Interview with Robert Normandeau
The following interview took place 8 February 2011 at the Université de Montréal.
Robert Normandeau (Québec City, 1955) holds an MMus (1988) and a DMus (1992) in Composition from Université de Montréal. His work figures on many compact discs, among them six solo discs: Lieux inouïs, Tangram, Figures, Clair de terre and the DVD Puzzles, published by empreintes DIGITALes and Sonars published by Rephlex (England). He was awarded two Opus Prizes from the Conseil québécois de la musique in 1999: Composer of the Year and Record of the Year in Contemporary Music (for Figures on the empreintes DIGITALes label). The Académie québécoise du théâtre awarded him with the Masque 2001 and Masque 2005 for the best music composed for a theatre play, for the works for Malina and La cloche de verre, respectively. He is Professor in Electroacoustic Composition at Université de Montréal since 1999.
If you maybe want to start talking generally to me about how you decided as a composer that electroacoustic music was the direction and how you approach technology.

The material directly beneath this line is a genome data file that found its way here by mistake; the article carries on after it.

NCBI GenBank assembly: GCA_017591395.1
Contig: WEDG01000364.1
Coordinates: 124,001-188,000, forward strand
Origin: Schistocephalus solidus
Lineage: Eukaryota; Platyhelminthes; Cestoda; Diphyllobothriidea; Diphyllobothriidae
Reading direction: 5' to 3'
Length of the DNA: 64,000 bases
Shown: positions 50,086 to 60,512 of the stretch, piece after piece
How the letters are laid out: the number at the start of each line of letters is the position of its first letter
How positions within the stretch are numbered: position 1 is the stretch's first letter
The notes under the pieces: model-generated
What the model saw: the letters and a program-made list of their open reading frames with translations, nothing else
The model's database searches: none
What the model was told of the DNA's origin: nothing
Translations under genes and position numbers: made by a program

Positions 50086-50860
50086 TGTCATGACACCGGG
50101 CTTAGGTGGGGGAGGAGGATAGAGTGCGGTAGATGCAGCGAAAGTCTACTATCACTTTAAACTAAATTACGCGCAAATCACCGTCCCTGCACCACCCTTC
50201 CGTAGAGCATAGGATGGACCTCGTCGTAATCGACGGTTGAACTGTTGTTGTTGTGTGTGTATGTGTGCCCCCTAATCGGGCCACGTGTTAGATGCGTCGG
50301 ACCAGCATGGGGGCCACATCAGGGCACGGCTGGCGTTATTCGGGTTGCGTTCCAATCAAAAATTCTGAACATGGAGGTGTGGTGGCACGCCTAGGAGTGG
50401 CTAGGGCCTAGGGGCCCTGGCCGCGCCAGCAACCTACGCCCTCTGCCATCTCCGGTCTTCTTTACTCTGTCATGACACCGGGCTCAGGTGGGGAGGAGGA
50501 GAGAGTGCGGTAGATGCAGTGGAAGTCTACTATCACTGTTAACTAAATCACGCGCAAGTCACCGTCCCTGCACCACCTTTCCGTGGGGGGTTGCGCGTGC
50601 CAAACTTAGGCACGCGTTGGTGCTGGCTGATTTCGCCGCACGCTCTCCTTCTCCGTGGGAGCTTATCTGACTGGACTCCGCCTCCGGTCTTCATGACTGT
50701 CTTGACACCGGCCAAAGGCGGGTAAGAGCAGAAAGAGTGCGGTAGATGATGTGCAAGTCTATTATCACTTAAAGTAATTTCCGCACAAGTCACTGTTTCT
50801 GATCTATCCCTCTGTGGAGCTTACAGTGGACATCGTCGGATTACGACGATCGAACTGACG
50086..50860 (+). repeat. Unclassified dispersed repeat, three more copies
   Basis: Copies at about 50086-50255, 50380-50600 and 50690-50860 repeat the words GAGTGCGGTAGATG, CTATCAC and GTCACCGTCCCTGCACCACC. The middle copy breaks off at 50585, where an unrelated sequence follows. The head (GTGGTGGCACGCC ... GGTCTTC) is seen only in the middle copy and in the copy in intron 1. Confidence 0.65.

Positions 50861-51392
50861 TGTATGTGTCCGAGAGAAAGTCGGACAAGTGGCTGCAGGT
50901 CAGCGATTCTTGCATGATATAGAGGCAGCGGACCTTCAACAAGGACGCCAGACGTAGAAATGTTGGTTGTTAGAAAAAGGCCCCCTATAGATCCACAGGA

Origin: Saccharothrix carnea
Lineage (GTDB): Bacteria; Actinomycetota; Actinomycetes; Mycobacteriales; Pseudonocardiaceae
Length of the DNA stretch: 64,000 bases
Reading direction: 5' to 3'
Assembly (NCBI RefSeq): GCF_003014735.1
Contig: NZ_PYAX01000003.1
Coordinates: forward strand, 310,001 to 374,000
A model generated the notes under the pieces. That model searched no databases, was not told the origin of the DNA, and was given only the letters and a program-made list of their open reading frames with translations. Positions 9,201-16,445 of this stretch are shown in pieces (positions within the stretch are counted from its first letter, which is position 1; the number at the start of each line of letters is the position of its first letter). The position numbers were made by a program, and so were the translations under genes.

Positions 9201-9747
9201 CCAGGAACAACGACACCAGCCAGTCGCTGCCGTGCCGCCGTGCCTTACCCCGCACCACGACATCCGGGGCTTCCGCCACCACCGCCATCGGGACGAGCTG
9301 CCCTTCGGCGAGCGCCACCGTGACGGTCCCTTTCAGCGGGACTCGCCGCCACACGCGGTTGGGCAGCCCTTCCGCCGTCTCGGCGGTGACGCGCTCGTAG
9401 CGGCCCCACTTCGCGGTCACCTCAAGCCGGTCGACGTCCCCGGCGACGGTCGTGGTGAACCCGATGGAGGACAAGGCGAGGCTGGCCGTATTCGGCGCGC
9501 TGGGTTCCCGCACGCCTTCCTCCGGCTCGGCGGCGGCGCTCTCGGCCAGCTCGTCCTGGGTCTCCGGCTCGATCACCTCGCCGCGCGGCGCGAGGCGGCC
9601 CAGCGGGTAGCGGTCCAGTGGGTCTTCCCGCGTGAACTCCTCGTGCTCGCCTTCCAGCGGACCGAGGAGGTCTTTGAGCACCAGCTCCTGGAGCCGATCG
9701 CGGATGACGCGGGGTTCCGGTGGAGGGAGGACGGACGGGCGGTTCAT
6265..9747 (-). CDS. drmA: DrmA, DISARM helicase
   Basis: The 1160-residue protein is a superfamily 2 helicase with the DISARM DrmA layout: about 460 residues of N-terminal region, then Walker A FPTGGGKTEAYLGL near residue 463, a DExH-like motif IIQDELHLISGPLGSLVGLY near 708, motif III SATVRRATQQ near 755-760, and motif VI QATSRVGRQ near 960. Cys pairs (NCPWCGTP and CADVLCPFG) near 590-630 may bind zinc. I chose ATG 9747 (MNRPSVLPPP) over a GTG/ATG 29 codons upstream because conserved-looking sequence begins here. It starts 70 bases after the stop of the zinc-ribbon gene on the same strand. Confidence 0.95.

I started quite a long time ago. So we didn’t talk about technology that much at the time. But electroacoustic music? Probably because electroacoustic music was by definition associated with technology from the very beginning. It was a technological media, essentially. No one for the first thirty, thirty-five years, ever thought about naming this music a technological music of some sort. It’s just because suddenly the computer arrived and everything was technological. Why am I doing that kind of music? Because I’m a very acousmatic composer; I’ve done a couple of mixed pieces, but it’s really not my thing. And why I decided to go into that is for one reason: it is because I’m self-sufficient. [Laughs] To me it is a written form of music, which means that if I think about what I’m doing, I’m closer to what a writer is doing, or a painter or a sculptor. I’m alone in my workshop, and instead of using words or using canvas and paint or marble, I use sound. And I don’t need and I don’t want to have any intermediate in the process. So I’m not an abstract composer. I cannot sit at a table and write a sign on a piece of paper. It’s not satisfying to me. I need to be in touch with sound, and the sound triggers my imagination, not the opposite. I’m not thinking in the absolute about some sounds. I can think about some sources, but thinking about the sources is not about sound. Sound is the real thing. When you go into the studio with a performer or with an object, or whatever, and then you start to create sounds. This is the sound. And you never know what will happen. And that triggers my imagination.